Legal Insight on Polygamy: The Case of a Serial Bigamist in Texas

In a recent appearance on Houston’s FOX 26 series Crime Files, Ruby Bolton, a prominent Family Law specialist and founder of the Bolton Law Firm based in The Woodlands, TX, brought her considerable expertise to the fore in discussing a notable legal case involving polygamy.

With a legal career spanning over 26 years and a focus on Divorce and Family Law, Bolton’s insights into a recent bigamy case in Texas were both enlightening and imperative for understanding the legal and social implications of the actions.

A Case of Bigamy

Abigail Dye Fox 26 Crime Files

The case in question involved Orlando Coleman, a 51-year-old Houston man, who was sentenced to three years in prison for committing bigamy. Harris County District Attorney Kim Ogg highlighted the case as an example of deliberate deception for financial gain, using the church as a cover for fraudulent activities.

Coleman, presenting himself as a traveling bishop, exploited this guise to marry multiple women across states, with prosecutors believing he married at least 10 women in different jurisdictions.

The Sequence of Deceit

Coleman’s pattern of deception came to light after marrying a Houston woman in 2021, only for her to discover his existing marriage to a woman in Virginia since 2019. This discovery prompted an investigation by the Harris County Sheriff’s Office, leading to bigamy charges.

Despite being placed on probation for bigamy, Coleman married yet another woman from Kentucky within two months, violating his probation terms and demonstrating a blatant disregard for the law and the welfare of the individuals involved.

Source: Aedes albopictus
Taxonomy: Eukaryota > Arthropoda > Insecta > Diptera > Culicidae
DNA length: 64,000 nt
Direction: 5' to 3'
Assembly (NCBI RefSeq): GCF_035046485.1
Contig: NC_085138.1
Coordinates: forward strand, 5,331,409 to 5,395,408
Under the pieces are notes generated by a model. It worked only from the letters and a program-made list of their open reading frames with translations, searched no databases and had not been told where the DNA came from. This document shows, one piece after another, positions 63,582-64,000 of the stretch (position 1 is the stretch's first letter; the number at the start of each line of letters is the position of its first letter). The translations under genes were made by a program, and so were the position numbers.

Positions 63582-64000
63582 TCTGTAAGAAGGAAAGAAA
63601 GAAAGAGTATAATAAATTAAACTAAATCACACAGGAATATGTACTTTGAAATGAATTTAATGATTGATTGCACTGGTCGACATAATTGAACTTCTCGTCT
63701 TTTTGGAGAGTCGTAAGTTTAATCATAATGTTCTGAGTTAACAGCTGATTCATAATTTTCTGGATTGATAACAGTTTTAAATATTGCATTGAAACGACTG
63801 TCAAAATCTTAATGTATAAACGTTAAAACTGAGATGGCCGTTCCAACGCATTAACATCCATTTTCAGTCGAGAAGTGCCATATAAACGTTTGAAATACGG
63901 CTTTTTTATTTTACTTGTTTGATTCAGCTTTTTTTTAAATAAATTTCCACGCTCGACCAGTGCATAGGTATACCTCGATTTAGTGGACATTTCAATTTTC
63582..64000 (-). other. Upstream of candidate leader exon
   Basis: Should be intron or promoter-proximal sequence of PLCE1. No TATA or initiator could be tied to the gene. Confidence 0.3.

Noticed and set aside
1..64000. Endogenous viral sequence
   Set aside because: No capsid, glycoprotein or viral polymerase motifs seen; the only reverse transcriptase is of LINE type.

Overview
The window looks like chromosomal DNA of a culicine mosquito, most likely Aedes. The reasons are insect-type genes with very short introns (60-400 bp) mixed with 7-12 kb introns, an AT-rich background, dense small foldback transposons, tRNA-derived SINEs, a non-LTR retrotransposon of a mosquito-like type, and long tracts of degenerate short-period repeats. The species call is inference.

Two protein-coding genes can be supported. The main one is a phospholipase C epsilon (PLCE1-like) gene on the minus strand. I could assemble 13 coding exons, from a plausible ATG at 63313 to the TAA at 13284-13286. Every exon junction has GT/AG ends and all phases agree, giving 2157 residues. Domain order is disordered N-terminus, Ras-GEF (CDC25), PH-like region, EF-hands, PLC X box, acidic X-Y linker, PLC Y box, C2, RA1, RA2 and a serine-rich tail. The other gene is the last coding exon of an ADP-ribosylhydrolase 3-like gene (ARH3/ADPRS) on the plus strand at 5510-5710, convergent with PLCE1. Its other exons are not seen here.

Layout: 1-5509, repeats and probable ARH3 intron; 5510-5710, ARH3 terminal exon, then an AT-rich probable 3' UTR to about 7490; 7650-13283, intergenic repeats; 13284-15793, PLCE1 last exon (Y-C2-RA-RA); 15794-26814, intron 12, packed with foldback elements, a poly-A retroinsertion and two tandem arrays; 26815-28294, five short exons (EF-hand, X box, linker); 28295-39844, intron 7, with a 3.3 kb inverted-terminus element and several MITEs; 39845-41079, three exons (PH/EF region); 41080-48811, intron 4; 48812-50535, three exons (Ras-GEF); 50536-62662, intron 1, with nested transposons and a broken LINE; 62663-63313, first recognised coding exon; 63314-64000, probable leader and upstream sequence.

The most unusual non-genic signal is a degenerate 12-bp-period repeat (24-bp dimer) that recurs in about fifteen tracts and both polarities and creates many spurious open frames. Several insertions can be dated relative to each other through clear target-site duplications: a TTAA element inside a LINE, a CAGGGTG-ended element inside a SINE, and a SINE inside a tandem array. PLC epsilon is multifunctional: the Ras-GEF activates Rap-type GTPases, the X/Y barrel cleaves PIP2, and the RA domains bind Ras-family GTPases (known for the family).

Ruby’s Analysis

Ruby Bolton shares legal insights on polygamy

When asked by FOX 26’s Abigail Dye whether bigamy was legal anywhere in the country, Bolton provided a succinct and informative breakdown of the legal landscape.

“Multiple wives is called polygamy, multiple husbands is called polyandry, it’s a lot more rare. And both of them are completely illegal in the United States,” Ruby stated, emphasizing the clear stance of U.S. law on the matter.

Bolton continued, “There are countries where it is legal, and there are countries where it is still, in fact, very common. But here in the United States, not for 150 years or more.”

The Legal Framework of Polygamy

In Texas, bigamy is classified as a third-degree felony, with potential penalties extending up to 10 years in prison. Coleman’s case, resulting in a three-year prison sentence, underscores the seriousness with which the legal system treats such offenses, reflecting broader societal norms and legal standards against polygamy in the United States.

A Cautionary Tale

Assistant District Attorney Vanessa Goussen, who prosecuted the case, offered advice on exercising due diligence in personal relationships, highlighting the ease with which individuals can be deceived by those harboring ulterior motives.

Goussen’s remarks on the importance of vigilance underscore the broader implications of the case for public awareness and the necessity of legal recourse in instances of fraud and deception.


The case of Orlando Coleman not only highlights the complexities of family law but also serves as a stark reminder of the potential for exploitation within personal relationships.

Bolton’s contribution to the public discourse on this matter, through her appearance on FOX 26’s Crime Files and her ongoing legal practice, exemplifies the critical role of experienced legal professionals in addressing and resolving family law disputes. As the legal landscape continues to evolve, the insights and expertise of specialists like Bolton remain invaluable in guiding clients through the intricacies of the legal system and ensuring justice is served.